By Joanne Hammond
Published 5 May, 2017 in Kamloops This Week
If you stood on the beach at Riverside Park, on a spring day 2000 years ago, you’d probably see a lot that’s familiar: houses and boats, gardens and public spaces. You might look upstream and see, on the sandy shore on both sides, neat rows of beached canoes draped with reed mats to protect from sun damage. Behind them on the banks you'd see racks holding fishing gear, in various states of drying and repair, waiting for the next trip. And among it all, you'd see dogs and kids and moms and dads, families stretching in the sun after a long, cold winter.
Today, not a hint of that past is visible, but it's there still, underfoot. And under road, and park, and parking lot, and field. It’s our buried heritage. It’s the incredible archaeology of our region, and it is as much a part of Kamloops as the soil itself. In some places, it is the soil. 10,000 years of continuous occupation will do that to a place. How do we know? That’s what archaeology does! And we’re doing that right here in Kamloops.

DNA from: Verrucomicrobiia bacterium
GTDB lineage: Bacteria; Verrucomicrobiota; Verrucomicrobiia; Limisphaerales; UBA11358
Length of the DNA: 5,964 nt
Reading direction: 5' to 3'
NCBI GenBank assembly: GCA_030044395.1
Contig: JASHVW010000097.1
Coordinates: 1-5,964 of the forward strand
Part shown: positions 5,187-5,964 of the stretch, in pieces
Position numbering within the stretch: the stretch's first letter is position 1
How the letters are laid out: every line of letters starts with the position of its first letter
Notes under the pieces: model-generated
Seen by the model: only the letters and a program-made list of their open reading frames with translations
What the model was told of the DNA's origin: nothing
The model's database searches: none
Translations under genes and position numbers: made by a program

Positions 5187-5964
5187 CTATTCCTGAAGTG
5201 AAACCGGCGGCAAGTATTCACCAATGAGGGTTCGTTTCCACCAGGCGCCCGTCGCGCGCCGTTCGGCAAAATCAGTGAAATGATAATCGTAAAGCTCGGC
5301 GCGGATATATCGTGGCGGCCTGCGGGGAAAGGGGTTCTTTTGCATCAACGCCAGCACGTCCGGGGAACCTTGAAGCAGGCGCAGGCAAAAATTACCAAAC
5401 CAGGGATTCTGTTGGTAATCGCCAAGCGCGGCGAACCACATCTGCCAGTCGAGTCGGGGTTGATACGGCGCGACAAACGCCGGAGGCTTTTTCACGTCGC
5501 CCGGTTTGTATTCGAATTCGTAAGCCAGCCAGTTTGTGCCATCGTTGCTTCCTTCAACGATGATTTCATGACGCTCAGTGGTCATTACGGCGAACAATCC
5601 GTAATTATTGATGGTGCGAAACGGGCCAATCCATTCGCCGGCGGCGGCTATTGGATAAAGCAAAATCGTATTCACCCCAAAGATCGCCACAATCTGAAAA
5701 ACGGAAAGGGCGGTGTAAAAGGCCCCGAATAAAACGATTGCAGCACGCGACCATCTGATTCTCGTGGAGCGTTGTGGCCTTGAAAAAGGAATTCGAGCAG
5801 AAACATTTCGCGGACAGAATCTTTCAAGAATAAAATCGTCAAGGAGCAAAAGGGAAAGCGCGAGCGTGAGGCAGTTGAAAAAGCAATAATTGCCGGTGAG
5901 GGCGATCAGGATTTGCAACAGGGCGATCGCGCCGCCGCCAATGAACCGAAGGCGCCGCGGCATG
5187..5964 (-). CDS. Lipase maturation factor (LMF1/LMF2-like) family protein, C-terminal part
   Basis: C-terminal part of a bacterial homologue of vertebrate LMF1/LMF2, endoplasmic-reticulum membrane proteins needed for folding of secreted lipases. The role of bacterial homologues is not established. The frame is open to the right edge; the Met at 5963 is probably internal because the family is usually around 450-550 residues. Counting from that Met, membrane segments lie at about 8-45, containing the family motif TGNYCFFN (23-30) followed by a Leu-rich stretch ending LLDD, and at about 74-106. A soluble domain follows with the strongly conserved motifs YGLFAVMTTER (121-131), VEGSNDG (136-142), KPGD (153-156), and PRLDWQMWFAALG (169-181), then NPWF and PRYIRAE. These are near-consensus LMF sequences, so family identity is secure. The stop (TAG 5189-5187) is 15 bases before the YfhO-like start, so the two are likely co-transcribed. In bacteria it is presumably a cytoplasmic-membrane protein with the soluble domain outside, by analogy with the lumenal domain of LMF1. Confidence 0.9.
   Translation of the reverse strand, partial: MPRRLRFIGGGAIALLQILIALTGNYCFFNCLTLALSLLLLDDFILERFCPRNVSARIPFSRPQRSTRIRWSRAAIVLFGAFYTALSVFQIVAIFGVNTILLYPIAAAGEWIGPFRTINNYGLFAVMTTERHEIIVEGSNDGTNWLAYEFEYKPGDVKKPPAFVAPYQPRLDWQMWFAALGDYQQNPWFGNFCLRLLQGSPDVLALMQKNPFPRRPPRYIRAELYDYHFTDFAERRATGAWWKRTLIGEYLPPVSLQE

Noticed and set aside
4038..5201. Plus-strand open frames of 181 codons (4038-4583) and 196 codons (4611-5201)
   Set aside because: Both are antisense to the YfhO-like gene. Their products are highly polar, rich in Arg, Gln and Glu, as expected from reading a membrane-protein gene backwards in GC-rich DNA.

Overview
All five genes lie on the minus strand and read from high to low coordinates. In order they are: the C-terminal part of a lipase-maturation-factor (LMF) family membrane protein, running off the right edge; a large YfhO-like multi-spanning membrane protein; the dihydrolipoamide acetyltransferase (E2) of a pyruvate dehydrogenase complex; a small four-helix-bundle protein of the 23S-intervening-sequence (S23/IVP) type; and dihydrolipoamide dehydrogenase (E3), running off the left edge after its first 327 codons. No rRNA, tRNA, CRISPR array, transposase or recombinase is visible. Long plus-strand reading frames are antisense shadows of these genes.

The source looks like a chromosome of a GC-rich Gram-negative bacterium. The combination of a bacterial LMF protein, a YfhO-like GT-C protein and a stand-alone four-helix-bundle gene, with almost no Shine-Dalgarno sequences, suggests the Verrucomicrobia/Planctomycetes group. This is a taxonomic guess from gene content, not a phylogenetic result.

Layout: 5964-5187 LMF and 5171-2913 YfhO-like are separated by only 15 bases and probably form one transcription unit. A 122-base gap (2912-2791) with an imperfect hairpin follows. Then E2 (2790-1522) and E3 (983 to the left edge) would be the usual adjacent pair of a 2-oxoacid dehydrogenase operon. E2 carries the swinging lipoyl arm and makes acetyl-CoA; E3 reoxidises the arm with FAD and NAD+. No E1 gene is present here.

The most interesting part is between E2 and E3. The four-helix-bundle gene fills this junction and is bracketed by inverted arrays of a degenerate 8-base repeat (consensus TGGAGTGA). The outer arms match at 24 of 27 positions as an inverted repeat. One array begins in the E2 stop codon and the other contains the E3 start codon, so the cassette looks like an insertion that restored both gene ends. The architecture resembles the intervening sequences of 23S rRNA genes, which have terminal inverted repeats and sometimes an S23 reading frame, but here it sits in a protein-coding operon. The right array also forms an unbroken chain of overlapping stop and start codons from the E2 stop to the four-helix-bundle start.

Local archaeologists have worked for decades to understand the Kamloops that was built long before Canada began to form. Through the material culture, the stuff of peoples’ lives, archaeologist can piece together ancient stories written on the land. We look at Tk’emlups, and see Secwepemc families, and the neighbouring First Nations that came to visit and trade, that were the heart of this region for millennia. We see where Kamloops came from, and want to share that with you.
Now imagine that spring day again, but just 200 years ago: little would be different, but change was already here: over your shoulder were the first rough log buildings of Thompson's River Fort. You'd see a beach crowded with canoes piled with fur and fish and meat for sale. The fur trade here was just a few years old, already thriving on the centuries-old commercial trade routes that met at this hub of rivers and overland trails.
Let us take you back there, in this regular archaeology column where we’ll bring you stories of this region’s past. Every month in this space, we’ll exploring ideas of the past through the artifacts and sites that dot our region, and the people that today work to protect them. Stay tuned!